Blog: Slimming down
Dave Leggett | 8 June 2006
It was a useful day spent at that auto retailing conference yesterday and, as I suspected, the proceedings weren't tied exclusively to retail sector matters. One of the speakers, Max Warburton - an analyst from UBS - was asked about the chances of GM and Ford going into Chapter 11. He said that for GM it was a 'very likely' scenario adding that if it happened it would be in the next decade.
But he made a good point about GM management's current actions - which are all about forestalling Chapter 11 and doing everything possible to restructure outside of that process in the belief that bankruptcy protection would have major adverse effects - principally in damaged confidence, consumers and dealers - for a big car company like GM. He did say though that while Ford and GM will both be around in fifteen years time, they will - one way or another - be slimmed down entities.
A little later on GM Europe's Jonathan Browning gave a much more upbeat assessment of GM's progress and where GM is heading - as you might expect.
At the lunchtime press conference he was asked about the under-threat-of-closure plant of Ellesmere Port and dealt with the questions with a very straight bat. I tried to draw him on what Ellesmere Port closure would mean for the Vauxhall brand (it is a national brand after all - UK only - and Astra at EP is now the only GM car being made in UK). Not unreasonably given the political sensitivities, he stuck firmly to the company line that the focus is fully on negotiating productivity improvements at the plant so that it gets the next Astra. For the news item, click here.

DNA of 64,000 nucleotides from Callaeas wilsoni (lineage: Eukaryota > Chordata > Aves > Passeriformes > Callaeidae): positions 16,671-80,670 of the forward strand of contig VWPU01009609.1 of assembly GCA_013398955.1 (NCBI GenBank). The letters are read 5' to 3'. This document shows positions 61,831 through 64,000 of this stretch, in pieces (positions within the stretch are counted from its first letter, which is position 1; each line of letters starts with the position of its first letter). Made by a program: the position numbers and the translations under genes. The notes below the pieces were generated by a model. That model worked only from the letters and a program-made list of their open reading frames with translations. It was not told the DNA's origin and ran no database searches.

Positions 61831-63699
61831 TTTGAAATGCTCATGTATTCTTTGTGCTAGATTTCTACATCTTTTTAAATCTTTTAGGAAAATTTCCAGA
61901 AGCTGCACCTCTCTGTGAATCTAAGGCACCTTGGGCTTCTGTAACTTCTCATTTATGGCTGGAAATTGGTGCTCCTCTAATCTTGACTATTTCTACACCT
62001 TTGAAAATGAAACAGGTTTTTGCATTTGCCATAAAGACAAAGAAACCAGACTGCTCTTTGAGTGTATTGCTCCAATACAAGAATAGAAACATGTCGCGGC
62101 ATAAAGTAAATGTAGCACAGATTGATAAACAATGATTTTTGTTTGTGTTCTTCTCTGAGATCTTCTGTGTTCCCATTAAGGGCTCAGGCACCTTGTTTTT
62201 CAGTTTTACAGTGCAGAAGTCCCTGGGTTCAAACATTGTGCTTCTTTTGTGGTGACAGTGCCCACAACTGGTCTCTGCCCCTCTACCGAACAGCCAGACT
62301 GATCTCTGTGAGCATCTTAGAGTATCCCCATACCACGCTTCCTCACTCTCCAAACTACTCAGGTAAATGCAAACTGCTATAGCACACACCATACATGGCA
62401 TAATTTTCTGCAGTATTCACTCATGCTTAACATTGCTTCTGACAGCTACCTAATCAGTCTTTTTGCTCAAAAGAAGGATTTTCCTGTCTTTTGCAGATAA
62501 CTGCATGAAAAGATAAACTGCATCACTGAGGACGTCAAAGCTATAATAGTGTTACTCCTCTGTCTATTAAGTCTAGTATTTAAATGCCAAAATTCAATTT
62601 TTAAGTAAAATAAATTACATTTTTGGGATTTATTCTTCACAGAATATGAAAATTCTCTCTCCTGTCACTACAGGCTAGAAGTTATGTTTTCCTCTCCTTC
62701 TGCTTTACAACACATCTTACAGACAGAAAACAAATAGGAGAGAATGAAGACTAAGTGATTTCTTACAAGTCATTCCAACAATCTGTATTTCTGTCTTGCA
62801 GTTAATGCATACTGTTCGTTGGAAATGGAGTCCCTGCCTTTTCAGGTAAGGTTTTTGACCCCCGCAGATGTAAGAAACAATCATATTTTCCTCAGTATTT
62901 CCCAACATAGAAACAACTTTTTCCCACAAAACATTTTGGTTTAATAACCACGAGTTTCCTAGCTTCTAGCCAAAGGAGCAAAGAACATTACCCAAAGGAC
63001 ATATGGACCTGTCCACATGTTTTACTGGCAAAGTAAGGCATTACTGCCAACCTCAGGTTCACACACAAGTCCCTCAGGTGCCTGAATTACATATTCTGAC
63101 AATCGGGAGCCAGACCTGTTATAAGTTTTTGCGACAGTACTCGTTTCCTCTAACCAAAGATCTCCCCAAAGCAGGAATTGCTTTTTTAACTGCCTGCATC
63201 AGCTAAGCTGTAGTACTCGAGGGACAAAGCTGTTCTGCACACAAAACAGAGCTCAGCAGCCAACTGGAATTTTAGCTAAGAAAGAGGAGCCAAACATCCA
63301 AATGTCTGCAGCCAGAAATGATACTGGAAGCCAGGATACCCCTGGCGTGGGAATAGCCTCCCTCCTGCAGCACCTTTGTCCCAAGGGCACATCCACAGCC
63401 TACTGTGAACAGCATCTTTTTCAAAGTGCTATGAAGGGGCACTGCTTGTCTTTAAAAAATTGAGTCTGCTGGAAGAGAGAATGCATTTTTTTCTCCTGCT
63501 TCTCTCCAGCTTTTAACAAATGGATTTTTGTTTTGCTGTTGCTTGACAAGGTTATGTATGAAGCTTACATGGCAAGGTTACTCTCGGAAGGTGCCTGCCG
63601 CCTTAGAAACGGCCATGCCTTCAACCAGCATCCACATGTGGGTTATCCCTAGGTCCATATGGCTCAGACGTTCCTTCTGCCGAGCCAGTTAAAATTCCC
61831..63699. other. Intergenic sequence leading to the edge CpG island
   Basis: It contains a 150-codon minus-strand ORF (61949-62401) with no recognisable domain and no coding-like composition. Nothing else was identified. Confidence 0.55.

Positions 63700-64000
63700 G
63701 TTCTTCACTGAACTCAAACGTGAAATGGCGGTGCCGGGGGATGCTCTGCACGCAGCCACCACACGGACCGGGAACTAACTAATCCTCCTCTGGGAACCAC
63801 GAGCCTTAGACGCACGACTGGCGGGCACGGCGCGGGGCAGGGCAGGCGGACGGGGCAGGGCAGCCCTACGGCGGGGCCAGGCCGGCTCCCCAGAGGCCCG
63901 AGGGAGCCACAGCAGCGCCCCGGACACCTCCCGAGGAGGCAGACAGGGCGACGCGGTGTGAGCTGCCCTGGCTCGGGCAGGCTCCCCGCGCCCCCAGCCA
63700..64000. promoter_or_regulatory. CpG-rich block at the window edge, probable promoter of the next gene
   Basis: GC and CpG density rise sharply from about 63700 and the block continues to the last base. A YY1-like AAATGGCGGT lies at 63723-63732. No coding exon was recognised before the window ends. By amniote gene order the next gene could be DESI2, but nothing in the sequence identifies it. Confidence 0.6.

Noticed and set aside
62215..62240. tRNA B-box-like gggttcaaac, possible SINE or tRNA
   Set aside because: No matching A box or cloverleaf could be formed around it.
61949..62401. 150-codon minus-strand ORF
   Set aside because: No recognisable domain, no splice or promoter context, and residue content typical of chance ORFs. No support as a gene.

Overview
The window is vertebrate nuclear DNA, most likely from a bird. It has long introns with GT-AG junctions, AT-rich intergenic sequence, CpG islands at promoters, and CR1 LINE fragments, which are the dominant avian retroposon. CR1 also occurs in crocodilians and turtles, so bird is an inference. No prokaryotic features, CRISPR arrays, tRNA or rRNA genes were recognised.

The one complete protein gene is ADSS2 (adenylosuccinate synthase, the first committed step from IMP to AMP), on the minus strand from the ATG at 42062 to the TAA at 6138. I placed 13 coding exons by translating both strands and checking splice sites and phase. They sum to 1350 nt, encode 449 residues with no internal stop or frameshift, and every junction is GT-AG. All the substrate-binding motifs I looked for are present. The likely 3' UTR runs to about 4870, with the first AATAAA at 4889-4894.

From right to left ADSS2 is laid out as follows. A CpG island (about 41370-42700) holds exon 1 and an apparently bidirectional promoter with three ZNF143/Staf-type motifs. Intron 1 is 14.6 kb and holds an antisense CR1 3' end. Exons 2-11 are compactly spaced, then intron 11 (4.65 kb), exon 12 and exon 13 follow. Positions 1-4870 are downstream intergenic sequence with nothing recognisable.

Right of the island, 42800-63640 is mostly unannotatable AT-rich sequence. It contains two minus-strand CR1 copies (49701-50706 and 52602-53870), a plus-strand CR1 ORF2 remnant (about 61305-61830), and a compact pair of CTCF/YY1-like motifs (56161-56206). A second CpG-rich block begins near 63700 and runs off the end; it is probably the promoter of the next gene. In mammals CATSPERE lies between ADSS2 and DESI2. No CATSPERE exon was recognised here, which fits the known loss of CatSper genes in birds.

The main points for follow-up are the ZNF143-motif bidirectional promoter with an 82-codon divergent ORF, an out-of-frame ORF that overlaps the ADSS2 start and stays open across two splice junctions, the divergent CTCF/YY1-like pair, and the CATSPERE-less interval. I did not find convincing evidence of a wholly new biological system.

While he was never going to say anything that could be interpreted as an indicator that shutting EP is being planned for, it is sometimes interesting to see how someone goes about answering such a question. He could, for example, have said that the Vauxhall brand is strong enough to withstand such an eventuality, as part of his answer.
I guess he could also have said: 'Does the Ford brand make cars here anymore?' but that would be a dangerous thing to say. Maybe he thought it. But these guys are good politicians.
One other thought. If EP does end up biting the dust, that might be a time to drop the British Vauxhall brand and go with Opel instead. As Chevrolet becomes GM's main value-driven brand, Opel can (needs to) be positioned further upscale and introducing the Opel name in UK might actually be a smart move.
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